(167 E. 106th St. (between Lexington & 3rd Ave.), Spanish Harlem, Tel. 212 534 4873, Open 7 days – Map it)
3. Tira de asado at El Gauchito – Side-cut ribs as delicious as the steaks I learned to love in Buenos Aires. Even though the beef isn’t from Argentina (the restaurant does offer grass-fed Argentine beef, but it costs $35), it’s grilled to pink, perfectly salted, and beautifully marbled. Slather on their amazing chimichurri sauce, loaded with basil, oregano, flat-leaf parsley, vinegar and more garlic than would ever be allowed within the Buenos Aires city limits. This is where former cabbie Daniel Beccaria goes when he’s missing his home town – and where I would take anyone who wants to experience the warmth of a Buenos Aires parrilla.
(94-60 Corona Ave. – Elmhurst, Queens, Tel. 718-271-1917 (restaurant); 718-271-8198 (butcher shop), Open: Mon, Tues, Thurs & Sun, 12pm-10pm; Fri & Sat (12pm-11pm); closed Wednesdays – Map it)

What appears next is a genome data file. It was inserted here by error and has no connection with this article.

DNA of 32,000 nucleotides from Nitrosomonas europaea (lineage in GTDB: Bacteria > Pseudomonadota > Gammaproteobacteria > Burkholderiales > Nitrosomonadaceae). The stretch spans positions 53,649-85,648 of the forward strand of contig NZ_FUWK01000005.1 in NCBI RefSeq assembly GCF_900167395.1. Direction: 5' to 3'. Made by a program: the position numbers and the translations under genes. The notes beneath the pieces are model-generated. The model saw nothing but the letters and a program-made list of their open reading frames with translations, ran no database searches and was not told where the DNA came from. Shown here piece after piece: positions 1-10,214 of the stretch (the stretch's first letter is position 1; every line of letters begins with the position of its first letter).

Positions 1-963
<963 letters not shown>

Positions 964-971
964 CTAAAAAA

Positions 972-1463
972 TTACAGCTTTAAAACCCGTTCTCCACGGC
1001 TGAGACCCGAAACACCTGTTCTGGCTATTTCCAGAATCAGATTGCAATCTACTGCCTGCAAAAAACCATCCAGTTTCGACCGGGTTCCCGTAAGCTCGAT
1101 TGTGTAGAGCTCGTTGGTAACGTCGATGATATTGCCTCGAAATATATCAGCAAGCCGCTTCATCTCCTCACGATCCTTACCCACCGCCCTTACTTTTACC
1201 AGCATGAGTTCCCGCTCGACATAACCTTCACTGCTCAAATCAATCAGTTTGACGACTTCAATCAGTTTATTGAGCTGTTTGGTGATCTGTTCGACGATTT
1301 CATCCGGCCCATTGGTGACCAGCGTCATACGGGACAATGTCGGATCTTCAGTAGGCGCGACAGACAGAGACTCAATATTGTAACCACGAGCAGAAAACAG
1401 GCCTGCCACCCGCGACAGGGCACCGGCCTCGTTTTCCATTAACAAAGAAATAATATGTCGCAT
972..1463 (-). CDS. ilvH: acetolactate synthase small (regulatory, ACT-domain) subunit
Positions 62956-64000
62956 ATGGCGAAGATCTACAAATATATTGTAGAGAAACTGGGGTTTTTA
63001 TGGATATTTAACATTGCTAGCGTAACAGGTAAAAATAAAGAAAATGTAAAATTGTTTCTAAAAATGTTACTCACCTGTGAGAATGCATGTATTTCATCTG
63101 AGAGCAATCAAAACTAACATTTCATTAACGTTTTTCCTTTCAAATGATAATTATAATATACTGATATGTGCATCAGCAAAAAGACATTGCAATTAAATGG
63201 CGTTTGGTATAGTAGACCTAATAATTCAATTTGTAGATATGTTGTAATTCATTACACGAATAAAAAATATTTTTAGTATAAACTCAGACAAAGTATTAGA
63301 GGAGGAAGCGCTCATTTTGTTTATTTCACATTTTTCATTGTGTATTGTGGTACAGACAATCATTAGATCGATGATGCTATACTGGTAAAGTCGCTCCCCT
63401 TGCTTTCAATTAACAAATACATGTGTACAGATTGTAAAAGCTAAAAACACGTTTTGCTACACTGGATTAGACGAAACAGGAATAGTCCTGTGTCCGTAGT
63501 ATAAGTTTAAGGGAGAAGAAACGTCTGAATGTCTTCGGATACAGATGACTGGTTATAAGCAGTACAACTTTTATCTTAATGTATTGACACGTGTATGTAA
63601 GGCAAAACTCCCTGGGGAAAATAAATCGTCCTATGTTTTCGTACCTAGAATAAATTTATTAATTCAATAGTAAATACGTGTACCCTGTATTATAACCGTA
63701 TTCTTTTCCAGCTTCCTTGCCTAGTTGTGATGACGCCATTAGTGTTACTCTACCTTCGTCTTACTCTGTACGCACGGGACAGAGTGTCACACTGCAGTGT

4. Lollipop chicken at Tangra Masala – This is Tangra Masala’s glorious answer to the Buffalo wing: chicken legs crowned with ground vegetables, deep fried in garlic-soy-chili batter, and served with a mayonnaise-based chili and pickle dipping sauce. Cabbie Mizanur recommended this spot during my first New York taxi adventure, and I’ve had several cabbies since tell me they love the Indian-Chinese food here. There are plenty of other wonderful dishes on the menu (like Manchurian noodles and hot & sour soup), but none of us can leave without ordering lollipop chicken.
(87-09 Grand Ave., Elmhurst, Queens, Tel. 718-803-2298/718-803-2381, Open 7 days – Map it)